Marvellous and yet imperfect, magical and yet cruel

For the Norwegians, Barcelona is an ideal destination: a large European metropolis, a status that Oslo can only dream of. But the Catalan’s heart sinks when he remembers the gerontocracy, the inequalities, the scenes of poverty in the streets, the city disappeared forever.

© Elisenda Llonch

Hvor er du fra? [where are you from?], asks the Norwegian, and the Catalan emigrant takes a deep breath and is faced with the usual dilemma. He knows that if he responds by saying Jeg er katalansk [I am Catalan] he will have to give a series of explanations that he can’t really be bothered to give, because they are explanations he has repeated a thousand times: but then he doesn’t want to say he’s spansk either, because he doesn’t feel Spanish. In these situations, he really envies those friends who are able to say they are italiensk or fransk, and leave it at that! But the Catalan has a secret weapon and, even if he’s from Girona, from a family from the Empordà region, he ends up saying: Jeg er fra Barcelona (I’m from Barcelona). In fact, having lived there for a few years he does happen to consider it his home.

The Norwegian’s eyes light up; he remembers the times he spent long weekends there and how much he loved it. For the Norwegians, Barcelona is an ideal destination: it is a large European metropolis, a status Oslo can only dream of, there are beaches, it is bursting with restaurants and fashion stores, and what’s more, one of its great cultural icons – Gaudí’s modernism – doesn’t involve spending hours shut up inside a museum. You can admire it from a terrace, drinking a cup of coffee.

Then the Norwegian asks with surprise: what are you doing living here, next to the fjord, if you come from such an extraordinary city? And just at that moment, the Catalan feels a knot in his stomach, as he wants to explain that, yes, he does come from an amazing country full of wonderful things, but that it also has a dark side, worsened by the crisis, and that – while it is sad to have to say so – he was very lucky to be able to get away from there.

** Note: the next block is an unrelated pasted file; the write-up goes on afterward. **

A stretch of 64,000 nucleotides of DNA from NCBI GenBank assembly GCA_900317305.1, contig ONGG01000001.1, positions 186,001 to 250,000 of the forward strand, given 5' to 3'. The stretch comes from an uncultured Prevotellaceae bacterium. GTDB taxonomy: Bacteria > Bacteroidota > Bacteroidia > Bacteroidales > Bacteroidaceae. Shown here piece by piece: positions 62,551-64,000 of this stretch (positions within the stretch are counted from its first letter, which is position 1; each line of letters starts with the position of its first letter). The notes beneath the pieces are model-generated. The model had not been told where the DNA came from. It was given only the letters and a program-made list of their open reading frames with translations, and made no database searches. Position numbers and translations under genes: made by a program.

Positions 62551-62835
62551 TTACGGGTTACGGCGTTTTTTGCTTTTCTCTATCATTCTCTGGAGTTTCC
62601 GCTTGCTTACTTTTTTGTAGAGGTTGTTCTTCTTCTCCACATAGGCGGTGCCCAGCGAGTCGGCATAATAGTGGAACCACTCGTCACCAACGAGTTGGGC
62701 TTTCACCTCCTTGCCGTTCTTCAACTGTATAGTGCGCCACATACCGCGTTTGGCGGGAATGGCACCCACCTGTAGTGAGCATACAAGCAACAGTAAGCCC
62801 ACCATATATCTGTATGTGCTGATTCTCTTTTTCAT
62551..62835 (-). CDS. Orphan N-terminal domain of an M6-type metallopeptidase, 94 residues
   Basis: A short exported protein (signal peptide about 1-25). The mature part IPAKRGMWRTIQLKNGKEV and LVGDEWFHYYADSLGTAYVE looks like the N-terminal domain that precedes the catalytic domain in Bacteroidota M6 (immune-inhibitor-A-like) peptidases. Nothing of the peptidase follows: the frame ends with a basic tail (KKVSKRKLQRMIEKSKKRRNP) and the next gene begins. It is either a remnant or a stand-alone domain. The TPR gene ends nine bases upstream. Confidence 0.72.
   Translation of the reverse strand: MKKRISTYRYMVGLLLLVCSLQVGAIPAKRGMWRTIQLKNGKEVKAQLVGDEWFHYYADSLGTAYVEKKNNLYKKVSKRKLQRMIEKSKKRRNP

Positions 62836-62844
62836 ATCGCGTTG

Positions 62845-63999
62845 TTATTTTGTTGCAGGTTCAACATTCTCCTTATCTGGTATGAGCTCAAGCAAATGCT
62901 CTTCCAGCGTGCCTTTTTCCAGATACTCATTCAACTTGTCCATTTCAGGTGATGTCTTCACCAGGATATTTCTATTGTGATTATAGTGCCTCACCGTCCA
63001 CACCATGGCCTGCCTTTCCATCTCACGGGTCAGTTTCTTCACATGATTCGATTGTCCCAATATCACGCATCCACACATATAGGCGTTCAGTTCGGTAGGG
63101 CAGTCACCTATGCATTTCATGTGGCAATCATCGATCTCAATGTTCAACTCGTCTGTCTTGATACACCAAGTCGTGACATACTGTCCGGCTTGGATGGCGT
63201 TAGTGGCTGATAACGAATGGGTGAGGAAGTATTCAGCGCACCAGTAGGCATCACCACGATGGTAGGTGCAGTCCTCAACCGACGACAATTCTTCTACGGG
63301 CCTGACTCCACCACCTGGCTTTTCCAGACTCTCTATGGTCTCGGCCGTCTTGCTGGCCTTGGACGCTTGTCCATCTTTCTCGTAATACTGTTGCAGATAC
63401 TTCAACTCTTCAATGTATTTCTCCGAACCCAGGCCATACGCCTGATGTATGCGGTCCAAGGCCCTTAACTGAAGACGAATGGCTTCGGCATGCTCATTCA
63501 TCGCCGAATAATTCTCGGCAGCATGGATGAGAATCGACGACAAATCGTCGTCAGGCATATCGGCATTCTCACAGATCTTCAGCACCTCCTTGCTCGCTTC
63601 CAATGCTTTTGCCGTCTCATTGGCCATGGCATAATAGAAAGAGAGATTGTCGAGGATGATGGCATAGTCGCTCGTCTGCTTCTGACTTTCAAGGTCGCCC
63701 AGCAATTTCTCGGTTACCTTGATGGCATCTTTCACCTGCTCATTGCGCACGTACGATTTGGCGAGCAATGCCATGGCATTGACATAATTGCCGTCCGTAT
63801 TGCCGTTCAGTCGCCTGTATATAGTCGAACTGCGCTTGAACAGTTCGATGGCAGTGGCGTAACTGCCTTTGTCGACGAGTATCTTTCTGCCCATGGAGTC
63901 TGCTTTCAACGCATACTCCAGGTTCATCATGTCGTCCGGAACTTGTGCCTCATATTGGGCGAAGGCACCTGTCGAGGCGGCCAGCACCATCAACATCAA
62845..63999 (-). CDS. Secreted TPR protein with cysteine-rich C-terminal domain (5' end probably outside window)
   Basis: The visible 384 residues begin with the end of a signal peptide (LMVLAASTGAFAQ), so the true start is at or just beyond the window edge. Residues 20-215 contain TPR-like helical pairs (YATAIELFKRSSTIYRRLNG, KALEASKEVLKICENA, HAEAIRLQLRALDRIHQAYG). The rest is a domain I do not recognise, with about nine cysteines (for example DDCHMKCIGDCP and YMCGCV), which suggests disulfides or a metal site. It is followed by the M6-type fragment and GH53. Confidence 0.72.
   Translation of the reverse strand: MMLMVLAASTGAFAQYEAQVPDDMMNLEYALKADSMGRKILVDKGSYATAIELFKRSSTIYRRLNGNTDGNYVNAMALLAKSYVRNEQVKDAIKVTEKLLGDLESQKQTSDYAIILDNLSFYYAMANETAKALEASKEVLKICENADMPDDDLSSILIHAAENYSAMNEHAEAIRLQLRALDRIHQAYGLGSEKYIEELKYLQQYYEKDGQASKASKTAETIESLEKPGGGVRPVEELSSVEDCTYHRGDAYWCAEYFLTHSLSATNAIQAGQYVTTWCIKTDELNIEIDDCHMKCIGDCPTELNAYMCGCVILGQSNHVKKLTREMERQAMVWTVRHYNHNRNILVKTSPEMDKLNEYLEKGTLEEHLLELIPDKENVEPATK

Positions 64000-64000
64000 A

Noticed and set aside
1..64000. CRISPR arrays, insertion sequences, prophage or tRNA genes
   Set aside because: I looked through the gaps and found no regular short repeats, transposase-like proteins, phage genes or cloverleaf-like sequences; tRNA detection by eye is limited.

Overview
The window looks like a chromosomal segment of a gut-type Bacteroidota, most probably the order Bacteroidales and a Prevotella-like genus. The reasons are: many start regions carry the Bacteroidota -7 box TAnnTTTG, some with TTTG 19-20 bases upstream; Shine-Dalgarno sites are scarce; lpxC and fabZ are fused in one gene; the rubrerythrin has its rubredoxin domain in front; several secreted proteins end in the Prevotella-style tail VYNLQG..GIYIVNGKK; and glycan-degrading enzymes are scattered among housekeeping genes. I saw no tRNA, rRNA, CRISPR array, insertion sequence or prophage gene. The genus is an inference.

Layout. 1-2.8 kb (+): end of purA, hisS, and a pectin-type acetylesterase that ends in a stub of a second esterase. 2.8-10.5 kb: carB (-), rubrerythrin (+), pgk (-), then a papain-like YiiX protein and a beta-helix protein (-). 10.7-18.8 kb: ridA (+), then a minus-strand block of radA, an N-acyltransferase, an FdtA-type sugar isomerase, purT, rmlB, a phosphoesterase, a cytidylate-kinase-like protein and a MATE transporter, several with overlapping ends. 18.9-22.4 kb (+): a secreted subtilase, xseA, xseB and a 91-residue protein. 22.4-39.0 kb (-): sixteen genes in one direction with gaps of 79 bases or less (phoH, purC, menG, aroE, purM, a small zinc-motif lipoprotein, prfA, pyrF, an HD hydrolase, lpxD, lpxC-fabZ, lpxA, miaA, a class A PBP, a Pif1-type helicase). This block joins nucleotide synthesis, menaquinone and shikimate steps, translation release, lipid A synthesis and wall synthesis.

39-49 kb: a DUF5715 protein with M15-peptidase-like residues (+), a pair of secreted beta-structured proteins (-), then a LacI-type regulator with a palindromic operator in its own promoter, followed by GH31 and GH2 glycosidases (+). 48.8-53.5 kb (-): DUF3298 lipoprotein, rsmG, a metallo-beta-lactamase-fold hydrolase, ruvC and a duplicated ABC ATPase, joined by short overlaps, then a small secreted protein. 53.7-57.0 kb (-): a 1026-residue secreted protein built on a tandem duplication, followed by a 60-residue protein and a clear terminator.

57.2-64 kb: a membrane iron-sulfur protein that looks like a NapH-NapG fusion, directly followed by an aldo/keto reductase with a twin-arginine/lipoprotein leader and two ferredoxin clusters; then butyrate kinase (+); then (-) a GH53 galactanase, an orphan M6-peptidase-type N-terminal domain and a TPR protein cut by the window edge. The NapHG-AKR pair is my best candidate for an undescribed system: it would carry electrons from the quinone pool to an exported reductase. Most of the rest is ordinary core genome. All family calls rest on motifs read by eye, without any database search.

Where to begin? The emigrant could say that he comes from a gerontocratic society, where the young people who brought about the terrible Transition continue accumulating all the power and taking all the jobs. He realised this when he read that the Norwegian Minister of Education was 35 years old (just like him!), the Minister of Defence, 37, the Minister of Agriculture, 36. In Spain, by contrast, these posts are held by people well over 60 years old, who have no intention of retiring or making way for others.

He thinks about his journalist friends in their early 30s who would have been able to become newspaper or news-programme executives in the early 1980s but who are now making a living any way they can. About those who decided to go for a university degree but lost out because they were unable to secure a place. About those in the health care sector, who were technically very well prepared but who found no opportunities because of the cuts. About those who have had their property repossessed and now have no other option but to work on the black market. About those who find themselves trapped in a flat that is only worth half as much as they paid for it.

The friends of the emigrant believed their parents when they told them that studying would improve their status, and that they would be part of a comfortable middle class. For five or six years they lived that life: the iPhone, the Wii, the gym membership and the two holidays a year with Ryanair. But when the world collapsed around them, they were not able to compete with the more established older generations, even though these people were often less suitable and productive. The obsolete civil service structure, the sky-high compensation levels and the support of the unions created a protective wall that left young people at the mercy of the elements.

However, this is nothing compared to the younger brothers and sisters of his friends, those under the age of thirty. They didn’t even get to experience the good times, and with no time to form a network or find a secure job, they were thrown into the savage world of precarious contracts, earning 800 euros a month, with no security whatsoever. The situation is so bad that some of them have gone to Norway, in an attempt to earn a living far from home. Whilst in 2007 there were two Catalans living by the fjord, now there are more than fifteen.